Our baseline text classifier, detailed elsewhere,11,12 was based on automatically learned, hierarchically organized, cascading text categorization techniques. In brief, we obtained 1,880 free-text CT reports for 270 patients with IMD and 257 control patients from three tertiary hospitals.11 We analyzed IMD evidence at patient, report, and sentence levels. Training data were obtained by three infectious disease physicians who annotated a subgroup of 449 reports from 79 patients with IMD and 68 control patients for language features suggestive of IMD.11 We tested a variety of machine learning, rule-based, and hybrid systems, with feature types including bags of words, bags of phrases, and bags of concepts, as well as report-level structured features.11,12 The best system (using support vector machines) achieved high recall over unseen data, with a sensitivity of 91%, specificity of 79%, and receiver operating characteristic (ROC) area of 0.92, with few clinically significant missed notifications (0.9%) at report level,11 whereas in a separate experiment that used a slightly smaller data set (n = 1,716 free-text CT reports), it identified 100% of patients with IMD.12 With a negative predictive value of 97% to 99% (across a range of hypothetical IMD prevalence rates), IMD could be excluded with confidence.11 Our next goal was to minimize false notifications (ie, improve specificity) while maintaining or improving case detection (ie, sensitivity). Therefore, we developed an expert system that incorporated derived probabilities from NLP of CT reports, medical knowledge rules, and machine learning classifiers for processing adjunctive data (microbiology and antifungal drug–dispensing data) to enable real-time, sustainable, and network-wide surveillance of IMD with minimal effort.

Study Design and Setting

This was a retrospective case-control cohort study of patients from three tertiary adult university-affiliated hospitals (Alfred Health, Peter MacCallum Cancer Institute, and Royal Melbourne Hospital). Alfred Health and Royal Melbourne Hospital operate statewide allogeneic and autologous hematopoietic stem-cell transplantation (HSCT) services, which collectively perform approximately 250 allogeneic transplantations per year. Peter MacCallum Cancer Institute performs autologous HSCT only. The human research ethics committees at each site approved the study.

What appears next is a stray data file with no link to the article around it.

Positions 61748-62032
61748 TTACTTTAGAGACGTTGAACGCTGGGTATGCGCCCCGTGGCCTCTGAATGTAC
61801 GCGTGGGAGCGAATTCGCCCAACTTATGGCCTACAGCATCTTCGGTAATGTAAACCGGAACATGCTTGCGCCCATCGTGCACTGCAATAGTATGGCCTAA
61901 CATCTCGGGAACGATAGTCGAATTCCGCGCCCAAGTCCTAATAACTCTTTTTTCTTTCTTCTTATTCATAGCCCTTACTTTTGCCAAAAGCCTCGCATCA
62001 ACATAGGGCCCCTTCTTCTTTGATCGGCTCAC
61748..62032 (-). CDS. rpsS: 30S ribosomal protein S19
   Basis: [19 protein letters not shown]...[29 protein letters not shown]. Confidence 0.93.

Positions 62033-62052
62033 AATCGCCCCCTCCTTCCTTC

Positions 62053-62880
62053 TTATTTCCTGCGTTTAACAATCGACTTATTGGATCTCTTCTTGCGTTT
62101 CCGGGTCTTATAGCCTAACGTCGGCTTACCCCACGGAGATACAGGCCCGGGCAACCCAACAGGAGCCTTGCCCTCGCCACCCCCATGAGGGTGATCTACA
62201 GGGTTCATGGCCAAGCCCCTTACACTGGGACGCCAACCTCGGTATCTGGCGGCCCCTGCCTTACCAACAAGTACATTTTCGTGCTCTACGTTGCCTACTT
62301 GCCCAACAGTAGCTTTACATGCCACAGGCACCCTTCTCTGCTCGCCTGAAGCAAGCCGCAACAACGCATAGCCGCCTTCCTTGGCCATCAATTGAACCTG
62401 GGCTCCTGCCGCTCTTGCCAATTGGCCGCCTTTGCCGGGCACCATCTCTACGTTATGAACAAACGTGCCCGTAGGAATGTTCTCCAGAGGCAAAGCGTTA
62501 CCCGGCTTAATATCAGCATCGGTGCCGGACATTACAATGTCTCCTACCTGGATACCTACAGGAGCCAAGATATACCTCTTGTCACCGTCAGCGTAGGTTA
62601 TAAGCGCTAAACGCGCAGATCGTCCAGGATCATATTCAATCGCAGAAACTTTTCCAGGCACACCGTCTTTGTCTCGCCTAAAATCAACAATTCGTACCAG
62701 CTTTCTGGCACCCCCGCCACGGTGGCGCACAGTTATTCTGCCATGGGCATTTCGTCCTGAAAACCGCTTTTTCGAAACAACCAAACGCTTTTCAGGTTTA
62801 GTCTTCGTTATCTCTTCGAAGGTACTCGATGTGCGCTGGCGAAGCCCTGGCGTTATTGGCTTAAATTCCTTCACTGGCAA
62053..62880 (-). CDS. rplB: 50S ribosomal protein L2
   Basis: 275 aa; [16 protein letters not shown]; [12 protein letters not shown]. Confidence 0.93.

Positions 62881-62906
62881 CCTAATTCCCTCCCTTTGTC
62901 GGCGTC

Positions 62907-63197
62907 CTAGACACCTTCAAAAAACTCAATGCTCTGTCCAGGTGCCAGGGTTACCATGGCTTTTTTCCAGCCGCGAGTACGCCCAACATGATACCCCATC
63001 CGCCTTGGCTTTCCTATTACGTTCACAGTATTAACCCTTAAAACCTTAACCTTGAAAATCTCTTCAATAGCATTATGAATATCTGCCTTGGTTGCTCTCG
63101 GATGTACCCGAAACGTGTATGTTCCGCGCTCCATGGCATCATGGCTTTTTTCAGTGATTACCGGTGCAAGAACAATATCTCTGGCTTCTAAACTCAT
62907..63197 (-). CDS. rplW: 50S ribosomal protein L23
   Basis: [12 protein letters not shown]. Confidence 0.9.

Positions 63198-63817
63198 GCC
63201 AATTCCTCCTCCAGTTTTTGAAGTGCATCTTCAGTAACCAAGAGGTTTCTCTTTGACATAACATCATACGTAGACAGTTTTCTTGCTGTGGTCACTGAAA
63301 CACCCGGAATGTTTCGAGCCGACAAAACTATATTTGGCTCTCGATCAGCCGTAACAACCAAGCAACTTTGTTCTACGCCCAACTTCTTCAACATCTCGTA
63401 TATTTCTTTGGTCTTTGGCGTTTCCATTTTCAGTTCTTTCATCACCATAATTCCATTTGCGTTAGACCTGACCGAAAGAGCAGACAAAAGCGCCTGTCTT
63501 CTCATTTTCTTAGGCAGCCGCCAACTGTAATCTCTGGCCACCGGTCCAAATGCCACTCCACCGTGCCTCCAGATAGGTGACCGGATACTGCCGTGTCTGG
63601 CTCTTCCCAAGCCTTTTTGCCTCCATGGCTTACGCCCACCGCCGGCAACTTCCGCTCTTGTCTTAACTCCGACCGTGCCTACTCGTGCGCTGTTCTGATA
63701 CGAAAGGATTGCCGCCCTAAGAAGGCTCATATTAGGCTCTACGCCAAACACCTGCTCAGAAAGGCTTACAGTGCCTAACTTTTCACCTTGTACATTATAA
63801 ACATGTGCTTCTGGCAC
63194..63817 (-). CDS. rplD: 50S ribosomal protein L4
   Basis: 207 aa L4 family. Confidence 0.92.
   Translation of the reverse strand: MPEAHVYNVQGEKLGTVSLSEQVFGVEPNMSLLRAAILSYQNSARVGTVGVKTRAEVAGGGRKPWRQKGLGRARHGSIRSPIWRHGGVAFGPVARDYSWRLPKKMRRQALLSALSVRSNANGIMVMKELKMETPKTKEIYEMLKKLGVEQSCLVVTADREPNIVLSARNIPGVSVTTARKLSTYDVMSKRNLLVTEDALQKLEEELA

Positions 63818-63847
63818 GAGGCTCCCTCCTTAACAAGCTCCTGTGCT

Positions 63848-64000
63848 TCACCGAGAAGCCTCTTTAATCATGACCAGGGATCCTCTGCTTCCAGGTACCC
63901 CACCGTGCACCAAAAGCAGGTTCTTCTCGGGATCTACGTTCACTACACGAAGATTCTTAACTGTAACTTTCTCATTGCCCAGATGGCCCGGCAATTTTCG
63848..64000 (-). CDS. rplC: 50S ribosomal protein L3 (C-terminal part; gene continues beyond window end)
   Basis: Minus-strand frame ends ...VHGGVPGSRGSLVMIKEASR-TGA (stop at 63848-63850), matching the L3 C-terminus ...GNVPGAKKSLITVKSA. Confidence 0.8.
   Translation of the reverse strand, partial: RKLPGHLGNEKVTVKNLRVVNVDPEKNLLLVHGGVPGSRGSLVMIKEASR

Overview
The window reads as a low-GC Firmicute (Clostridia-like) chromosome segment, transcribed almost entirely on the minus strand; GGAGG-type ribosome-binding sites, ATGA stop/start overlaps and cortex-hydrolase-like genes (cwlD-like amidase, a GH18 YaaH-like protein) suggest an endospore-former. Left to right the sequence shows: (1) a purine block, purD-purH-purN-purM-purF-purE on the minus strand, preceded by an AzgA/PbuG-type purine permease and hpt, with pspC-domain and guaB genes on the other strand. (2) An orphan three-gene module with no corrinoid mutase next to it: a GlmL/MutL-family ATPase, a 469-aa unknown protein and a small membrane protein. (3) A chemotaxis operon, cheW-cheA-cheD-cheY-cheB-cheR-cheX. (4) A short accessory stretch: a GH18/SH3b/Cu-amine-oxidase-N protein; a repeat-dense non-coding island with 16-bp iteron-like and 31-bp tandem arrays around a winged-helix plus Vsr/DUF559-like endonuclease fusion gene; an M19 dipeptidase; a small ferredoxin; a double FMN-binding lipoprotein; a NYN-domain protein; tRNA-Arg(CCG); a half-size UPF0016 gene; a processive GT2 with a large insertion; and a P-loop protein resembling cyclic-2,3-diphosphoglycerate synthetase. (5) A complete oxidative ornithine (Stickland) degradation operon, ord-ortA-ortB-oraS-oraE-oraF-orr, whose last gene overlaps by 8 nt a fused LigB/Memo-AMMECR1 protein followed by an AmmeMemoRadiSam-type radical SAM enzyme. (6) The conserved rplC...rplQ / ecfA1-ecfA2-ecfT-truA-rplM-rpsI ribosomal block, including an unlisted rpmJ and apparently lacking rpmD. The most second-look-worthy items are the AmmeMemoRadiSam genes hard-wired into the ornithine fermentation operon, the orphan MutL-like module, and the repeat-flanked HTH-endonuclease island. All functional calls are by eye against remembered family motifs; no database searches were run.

Clinical Data and Definitions

We selected a random convenience sample of 64 infected case patients and 59 uninfected control patients from the original data set used to develop the text classifier.11 Microbiology and antifungal drug–dispensing data for each clinical encounter (defined from admission to discharge, death, or transfer from hospital) were extracted from hospital information systems and combined with probabilistic outputs of the text classifier derived from the earlier study.11

IMD was classified according to internationally accepted definitions.14 Possible infections had suggestive radiologic features in the appropriate clinical context but lacked positive microbiology, whereas probable or proven infections had positive microbiology, such as isolation of a fungal pathogen from sputum or tissue.14

Microbiology included microscopy and culture of specimens from sterile and nonsterile body sites, including blood, BAL, tissue, pleural fluid, sputum, and biomarkers (galactomannan [GM], panfungal or Aspergillus-specific polymerase chain reaction [PCR]). We obtained pharmacy-dispensing data for the following antifungal drugs—fluconazole, voriconazole, posaconazole, liposomal amphotericin, caspofungin, itraconazole, and terbinafine—as well as the dosage, formulation (oral, intravenous), presentation (vials, tablets), and dates dispensed. None of the hospitals had electronic prescribing systems in place, so drug-dispensing data approximated the actual dose administered to the patient.

Development of the Expert System

Our approach can be deconstructed into two phases: 1) We detected the patients at high likelihood of IMD by combining the probabilistic output of the text classifier with expert knowledge rules about IMD, and 2) for the remaining patients, we trained a classifier on all the available features including output of the text classifier, antifungal drug–dispensing data, and microbiology investigations and results.